Michigan apples look to be down approximately 15 percent in volume this season.
“Our spring frost really led to a reduction in volume on most varieties,” says Angie Sommers of BelleHarvest Sales, Inc. She notes that Honeycrisp, also a biennial apple, is seeing volume decreases due to that frost and poor pollination in the spring. Fujis are also down slightly as are Red Delicious volumes. “But we’ve been very pleased with our Gala volume. It’s close to what we had last year,” she says.
The Michigan spring frost led to a reduction in volume on most varieties, though Gala volumes are close to last year's numbers.
Currently BelleHarvest is picking its final varieties, Evercrisp and Pink Lady, wrapping up this week.
The season also got off to a later start which was opposite of what was anticipated. “We thought it would be 14 days early. We had a beautiful summer and then in the last two weeks of august, temperatures got into the 90s,” says Sommers. So while the state at that point usually adjusts to sunny days with milder temperatures in the evening which helps color the fruit, the high temperatures held off some of that coloring and pushed the start back.
Larger fruit available
However sizing has been good given the lighter crop that in turn has let the fruit skew larger. “For the most part, we’ve had plenty of bag sizes and we’re also starting some tray offerings as well,” says Sommers.
In terms of demand though, that saw a slower start. “It was warm at the start of fall and it’s hard to turn consumers onto apples and pumpkins when they’re still looking for stone fruit and watermelon,” says Sommers. That said, movement has picked up in October, particularly on BelleHarvest’s SweeTango crop. “We’re already finishing up our SweeTango volume and that usually carries into December. It’s running out more quickly than we’d like,” says Sommers.
Angie Sommers of BelleHarvest Sales, Inc.
That could also be indicative of how consumption is developing in a category where the talk has been about flat consumption rates for some time. “We’ve made significant improvements and investments into new varieties and flavors and new ways to market apples. We’re getting more dialed in on what’s working and what’s not,” Sommers says. “We’re doing our best to make things simplified for the retailer and wholesaler and are providing data that proves what items to keep in their set and what they maybe need to pass on.”
She also adds that marketing efforts more recently include marketing apples to the newest generation catching the eye of marketers: Gen Z. BelleHarvest hosted an event with Gen Z influencers which included apple picking, trying recipes and discussing snack options. “It was a unique way to engage with the new consumers and give them a chance to interact with our brand,” says Sommers.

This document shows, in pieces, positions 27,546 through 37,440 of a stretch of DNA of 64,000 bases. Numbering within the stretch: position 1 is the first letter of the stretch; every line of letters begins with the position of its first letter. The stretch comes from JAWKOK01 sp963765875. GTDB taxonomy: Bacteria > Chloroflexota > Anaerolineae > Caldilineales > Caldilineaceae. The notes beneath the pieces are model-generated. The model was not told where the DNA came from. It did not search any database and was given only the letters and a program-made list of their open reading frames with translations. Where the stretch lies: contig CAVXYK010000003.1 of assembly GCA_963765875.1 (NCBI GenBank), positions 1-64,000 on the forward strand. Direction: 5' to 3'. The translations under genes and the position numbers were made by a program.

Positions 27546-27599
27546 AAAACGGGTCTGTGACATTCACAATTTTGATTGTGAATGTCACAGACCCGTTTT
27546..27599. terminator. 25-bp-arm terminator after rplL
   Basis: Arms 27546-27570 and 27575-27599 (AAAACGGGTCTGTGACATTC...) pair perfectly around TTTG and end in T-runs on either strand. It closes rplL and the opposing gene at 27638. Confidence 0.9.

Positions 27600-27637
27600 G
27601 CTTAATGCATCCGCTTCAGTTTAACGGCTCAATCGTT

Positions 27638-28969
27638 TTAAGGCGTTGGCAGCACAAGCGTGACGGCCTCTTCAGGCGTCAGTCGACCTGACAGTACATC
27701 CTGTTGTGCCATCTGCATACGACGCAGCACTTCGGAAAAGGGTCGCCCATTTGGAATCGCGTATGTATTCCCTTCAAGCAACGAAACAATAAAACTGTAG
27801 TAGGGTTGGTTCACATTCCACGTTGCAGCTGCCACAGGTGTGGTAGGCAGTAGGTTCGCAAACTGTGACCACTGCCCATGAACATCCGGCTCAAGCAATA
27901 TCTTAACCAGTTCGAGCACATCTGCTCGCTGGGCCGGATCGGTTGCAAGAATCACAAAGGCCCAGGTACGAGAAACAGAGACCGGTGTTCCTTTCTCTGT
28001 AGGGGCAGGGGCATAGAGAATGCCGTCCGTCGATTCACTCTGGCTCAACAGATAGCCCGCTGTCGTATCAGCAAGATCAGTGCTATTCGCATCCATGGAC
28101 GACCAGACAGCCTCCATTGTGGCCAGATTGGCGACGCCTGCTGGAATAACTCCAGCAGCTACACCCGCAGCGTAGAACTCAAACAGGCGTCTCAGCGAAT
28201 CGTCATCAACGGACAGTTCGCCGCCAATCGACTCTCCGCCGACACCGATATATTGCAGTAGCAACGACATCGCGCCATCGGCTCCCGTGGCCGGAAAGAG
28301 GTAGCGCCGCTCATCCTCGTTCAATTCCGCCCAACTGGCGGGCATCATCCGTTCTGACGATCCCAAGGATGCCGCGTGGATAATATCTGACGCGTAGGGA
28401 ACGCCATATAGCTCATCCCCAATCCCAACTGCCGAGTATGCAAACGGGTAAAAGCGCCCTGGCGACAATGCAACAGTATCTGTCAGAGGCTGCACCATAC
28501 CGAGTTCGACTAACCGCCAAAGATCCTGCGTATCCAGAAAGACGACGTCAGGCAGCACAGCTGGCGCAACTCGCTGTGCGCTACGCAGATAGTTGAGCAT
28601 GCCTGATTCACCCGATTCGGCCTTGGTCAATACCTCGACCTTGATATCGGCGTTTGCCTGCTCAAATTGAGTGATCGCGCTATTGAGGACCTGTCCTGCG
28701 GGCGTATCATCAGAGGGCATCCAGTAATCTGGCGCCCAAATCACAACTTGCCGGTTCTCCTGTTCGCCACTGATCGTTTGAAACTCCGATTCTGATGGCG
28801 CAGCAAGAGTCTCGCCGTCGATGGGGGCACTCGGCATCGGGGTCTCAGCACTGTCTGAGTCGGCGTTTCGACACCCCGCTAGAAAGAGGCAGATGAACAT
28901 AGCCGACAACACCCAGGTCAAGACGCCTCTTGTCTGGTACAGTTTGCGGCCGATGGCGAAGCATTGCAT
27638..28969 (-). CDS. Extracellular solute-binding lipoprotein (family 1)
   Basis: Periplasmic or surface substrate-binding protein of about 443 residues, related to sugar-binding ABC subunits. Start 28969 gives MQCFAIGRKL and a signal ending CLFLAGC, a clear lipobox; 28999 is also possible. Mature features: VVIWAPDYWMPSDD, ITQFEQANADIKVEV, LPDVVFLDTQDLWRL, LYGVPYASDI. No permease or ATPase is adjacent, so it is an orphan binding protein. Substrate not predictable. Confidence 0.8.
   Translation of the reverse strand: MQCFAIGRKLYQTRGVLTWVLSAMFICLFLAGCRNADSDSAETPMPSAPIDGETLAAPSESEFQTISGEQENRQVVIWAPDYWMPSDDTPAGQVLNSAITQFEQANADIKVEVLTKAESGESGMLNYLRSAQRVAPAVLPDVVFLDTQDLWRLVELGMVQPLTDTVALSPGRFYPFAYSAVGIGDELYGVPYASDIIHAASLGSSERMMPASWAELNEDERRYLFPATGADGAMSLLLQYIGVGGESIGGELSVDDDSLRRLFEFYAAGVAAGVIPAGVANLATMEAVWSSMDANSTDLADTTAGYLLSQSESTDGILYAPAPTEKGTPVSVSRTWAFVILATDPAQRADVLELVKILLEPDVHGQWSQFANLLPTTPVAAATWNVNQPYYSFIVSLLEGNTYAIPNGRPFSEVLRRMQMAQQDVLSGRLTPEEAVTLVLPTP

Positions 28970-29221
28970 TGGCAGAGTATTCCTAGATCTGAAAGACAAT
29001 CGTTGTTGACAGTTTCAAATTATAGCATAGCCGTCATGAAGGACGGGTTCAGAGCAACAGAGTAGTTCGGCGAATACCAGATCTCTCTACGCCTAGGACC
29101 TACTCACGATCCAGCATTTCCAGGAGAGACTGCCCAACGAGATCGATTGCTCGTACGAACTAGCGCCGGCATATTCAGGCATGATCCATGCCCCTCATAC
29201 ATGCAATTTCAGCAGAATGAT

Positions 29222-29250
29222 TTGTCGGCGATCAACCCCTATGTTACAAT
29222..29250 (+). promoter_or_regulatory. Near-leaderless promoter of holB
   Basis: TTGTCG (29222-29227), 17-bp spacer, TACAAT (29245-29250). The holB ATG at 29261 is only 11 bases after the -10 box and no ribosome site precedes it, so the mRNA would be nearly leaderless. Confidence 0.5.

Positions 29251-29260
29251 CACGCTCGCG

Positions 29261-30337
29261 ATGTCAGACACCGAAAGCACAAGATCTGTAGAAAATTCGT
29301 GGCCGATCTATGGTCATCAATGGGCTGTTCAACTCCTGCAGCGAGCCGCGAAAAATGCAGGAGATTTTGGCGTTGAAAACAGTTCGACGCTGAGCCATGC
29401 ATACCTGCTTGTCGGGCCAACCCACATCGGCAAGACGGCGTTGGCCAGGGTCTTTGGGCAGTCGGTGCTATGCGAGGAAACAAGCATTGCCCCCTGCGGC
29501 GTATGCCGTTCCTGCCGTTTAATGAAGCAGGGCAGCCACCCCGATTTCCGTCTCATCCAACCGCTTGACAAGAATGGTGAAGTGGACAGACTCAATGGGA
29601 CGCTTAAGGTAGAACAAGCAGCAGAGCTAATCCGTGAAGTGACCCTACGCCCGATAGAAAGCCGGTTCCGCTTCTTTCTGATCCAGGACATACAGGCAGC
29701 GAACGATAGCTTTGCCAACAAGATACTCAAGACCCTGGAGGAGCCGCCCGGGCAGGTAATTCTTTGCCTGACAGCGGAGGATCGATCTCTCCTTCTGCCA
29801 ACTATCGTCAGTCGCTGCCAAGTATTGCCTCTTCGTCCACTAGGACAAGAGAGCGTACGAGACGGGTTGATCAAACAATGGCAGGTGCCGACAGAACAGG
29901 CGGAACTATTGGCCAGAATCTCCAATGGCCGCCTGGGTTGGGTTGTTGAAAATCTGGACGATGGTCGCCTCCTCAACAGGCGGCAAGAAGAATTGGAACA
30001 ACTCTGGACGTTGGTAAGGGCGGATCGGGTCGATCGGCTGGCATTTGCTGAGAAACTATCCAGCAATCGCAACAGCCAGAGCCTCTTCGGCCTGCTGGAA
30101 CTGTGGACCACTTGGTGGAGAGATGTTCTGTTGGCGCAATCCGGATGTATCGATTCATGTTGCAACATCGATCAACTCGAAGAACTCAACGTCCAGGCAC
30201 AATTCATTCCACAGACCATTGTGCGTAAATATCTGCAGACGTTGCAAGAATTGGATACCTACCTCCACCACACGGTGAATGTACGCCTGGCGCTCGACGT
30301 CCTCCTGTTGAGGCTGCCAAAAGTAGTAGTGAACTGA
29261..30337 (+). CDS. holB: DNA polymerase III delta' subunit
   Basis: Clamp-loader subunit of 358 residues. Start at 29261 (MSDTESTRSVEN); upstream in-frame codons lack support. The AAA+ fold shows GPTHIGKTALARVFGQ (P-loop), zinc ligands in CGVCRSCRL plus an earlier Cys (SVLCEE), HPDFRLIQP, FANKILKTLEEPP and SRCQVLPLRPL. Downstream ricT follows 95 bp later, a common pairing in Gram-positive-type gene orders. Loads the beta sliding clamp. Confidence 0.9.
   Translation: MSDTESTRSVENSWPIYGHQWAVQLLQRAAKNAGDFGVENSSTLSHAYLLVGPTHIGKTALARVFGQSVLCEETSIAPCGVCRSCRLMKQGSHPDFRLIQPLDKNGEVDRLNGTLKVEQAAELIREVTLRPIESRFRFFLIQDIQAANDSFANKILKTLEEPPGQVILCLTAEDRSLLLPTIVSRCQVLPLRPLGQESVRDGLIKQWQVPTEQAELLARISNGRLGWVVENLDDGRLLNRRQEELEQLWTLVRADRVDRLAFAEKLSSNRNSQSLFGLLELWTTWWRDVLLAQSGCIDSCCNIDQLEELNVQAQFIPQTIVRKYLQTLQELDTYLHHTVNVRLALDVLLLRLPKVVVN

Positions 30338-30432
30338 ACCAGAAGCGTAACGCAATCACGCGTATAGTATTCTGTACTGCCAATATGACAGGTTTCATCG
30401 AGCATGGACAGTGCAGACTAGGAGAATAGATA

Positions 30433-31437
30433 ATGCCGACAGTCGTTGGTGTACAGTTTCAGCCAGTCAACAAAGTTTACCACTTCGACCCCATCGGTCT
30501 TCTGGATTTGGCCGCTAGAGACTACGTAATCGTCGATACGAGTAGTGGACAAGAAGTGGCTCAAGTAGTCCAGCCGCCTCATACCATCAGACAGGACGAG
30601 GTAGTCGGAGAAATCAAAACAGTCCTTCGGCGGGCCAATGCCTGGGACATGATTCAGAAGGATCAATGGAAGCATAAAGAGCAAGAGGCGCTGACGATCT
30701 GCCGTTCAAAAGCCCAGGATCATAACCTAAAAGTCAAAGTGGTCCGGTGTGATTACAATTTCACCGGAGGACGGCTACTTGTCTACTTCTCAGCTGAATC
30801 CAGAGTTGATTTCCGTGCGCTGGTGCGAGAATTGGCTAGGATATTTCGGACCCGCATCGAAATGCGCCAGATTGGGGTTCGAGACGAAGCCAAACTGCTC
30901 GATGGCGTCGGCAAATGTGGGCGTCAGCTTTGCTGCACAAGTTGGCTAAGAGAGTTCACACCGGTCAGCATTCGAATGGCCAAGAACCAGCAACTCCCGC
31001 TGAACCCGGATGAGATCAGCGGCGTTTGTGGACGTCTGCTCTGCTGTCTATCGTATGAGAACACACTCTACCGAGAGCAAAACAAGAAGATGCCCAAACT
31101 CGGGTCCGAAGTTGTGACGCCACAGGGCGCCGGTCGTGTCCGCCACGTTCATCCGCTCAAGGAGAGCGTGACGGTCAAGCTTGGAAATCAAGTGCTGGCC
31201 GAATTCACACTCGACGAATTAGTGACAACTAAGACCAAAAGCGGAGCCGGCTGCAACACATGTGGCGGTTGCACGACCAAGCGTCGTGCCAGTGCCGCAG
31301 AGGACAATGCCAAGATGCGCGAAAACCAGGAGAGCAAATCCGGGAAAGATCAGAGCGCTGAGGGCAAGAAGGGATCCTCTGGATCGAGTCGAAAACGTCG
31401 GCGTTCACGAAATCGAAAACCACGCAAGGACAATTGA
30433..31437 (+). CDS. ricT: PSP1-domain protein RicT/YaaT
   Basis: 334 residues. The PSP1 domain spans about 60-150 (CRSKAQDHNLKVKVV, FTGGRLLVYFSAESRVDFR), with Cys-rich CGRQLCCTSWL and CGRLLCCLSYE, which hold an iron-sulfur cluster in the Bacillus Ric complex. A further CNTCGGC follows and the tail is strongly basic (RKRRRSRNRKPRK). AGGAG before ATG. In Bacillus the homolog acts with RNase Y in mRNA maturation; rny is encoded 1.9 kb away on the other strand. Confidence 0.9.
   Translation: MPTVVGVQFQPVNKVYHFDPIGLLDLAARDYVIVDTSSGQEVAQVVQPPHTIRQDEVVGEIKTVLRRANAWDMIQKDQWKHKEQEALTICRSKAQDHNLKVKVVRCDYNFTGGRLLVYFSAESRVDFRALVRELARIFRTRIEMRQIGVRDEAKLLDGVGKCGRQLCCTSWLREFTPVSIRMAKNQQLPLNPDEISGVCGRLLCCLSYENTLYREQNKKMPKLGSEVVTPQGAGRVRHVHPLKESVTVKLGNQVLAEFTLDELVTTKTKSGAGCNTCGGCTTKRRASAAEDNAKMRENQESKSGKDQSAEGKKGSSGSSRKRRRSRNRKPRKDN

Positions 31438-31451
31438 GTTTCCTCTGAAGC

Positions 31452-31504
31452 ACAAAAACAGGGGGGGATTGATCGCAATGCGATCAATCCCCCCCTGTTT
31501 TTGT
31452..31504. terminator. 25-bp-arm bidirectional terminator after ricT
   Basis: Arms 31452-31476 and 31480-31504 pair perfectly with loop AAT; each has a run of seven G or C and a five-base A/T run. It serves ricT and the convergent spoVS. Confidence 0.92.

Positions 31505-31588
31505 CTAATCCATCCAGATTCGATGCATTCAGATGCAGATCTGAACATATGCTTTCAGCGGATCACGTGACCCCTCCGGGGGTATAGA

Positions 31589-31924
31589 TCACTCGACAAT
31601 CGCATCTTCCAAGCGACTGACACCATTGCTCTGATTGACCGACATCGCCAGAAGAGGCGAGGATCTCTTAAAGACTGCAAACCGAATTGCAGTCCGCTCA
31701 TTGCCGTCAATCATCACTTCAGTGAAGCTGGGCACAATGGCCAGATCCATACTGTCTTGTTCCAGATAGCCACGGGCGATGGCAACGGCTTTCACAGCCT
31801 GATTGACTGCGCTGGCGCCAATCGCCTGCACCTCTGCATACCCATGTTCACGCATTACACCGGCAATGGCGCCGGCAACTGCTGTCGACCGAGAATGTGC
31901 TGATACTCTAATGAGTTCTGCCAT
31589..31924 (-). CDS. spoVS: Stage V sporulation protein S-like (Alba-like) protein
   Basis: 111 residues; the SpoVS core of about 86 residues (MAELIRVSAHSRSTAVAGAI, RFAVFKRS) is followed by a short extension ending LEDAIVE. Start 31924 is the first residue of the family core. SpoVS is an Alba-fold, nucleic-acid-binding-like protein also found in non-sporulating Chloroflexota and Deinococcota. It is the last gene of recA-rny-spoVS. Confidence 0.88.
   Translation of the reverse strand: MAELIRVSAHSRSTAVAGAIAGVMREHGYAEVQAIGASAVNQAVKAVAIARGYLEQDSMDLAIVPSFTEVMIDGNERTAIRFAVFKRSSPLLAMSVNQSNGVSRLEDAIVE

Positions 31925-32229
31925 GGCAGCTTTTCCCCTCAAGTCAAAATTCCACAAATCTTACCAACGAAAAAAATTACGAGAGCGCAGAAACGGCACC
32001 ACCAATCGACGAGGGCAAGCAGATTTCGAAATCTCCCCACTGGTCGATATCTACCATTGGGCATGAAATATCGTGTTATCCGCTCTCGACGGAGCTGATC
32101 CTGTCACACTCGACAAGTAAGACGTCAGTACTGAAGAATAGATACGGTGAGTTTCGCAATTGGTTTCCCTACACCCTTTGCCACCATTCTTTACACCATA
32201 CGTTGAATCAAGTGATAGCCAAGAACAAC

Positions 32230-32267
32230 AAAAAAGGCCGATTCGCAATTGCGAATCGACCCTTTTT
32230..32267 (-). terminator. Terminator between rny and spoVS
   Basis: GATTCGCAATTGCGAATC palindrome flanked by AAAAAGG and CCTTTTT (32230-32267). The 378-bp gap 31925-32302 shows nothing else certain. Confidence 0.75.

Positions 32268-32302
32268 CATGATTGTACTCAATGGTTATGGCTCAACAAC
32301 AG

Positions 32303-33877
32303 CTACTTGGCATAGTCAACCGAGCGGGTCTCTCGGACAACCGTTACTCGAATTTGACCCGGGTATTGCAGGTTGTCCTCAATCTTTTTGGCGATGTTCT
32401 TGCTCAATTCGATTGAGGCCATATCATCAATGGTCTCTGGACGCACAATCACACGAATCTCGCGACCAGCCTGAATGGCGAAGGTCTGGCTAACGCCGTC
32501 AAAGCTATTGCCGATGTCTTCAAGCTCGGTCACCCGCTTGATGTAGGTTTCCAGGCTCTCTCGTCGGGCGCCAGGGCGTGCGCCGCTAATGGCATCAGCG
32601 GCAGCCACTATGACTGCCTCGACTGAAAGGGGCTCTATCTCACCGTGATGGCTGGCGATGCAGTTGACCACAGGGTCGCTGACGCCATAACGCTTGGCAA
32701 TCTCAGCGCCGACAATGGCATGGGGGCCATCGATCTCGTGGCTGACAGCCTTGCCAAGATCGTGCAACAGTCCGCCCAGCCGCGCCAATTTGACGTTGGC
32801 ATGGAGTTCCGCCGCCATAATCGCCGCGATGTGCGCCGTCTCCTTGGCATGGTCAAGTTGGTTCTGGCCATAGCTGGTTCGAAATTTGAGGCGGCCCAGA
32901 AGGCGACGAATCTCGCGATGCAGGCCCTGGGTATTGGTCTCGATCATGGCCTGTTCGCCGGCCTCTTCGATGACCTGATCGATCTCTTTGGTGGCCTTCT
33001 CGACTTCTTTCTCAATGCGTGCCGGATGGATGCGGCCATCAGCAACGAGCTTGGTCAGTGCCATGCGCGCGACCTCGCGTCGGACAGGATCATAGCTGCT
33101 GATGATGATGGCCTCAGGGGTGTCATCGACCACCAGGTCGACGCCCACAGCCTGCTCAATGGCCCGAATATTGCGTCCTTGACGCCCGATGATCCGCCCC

Push on pricing
Meanwhile on pricing, it’s up over last year. “We are $4-$5/box higher than we were last year. But last year we had more 2 1/4 fruit to move which are generally cheaper pricing. So the larger fruit allows us to hold our FOBs,” says Chuck Yow also of BelleHarvest. “I see that staying on all varieties across the board with a possible exception of Gala because we want to hold all the other varieties. But with Gala being a higher percentage of total crop this year, we may have to get after those a bit more.”
Chuck Yow of BelleHarvest.
Also factoring into that pricing could be the significant number of increases on production inputs growers of apples (and all commodities) are seeing. “We’ve watched corrugated prices go up four times since the start of COVID,” says Sommers. “The supply chain constraints across the board--trying to get packaging in on time and materials is an ongoing challenge for all of us.”
Of course, increased costs and pricing are top of mind. “My concern on consumption is retail prices. Even if we are more aggressive on certain varieties, we still have extra costs in freight, handling, labor, etc. How much is that going to discount the fruit when it comes to the retail price and therefore create more consumer demand?” says Yow. “How do we generate additional sales on consumer consumption on certain varieties when there’s so much more cost throughout the food chain?”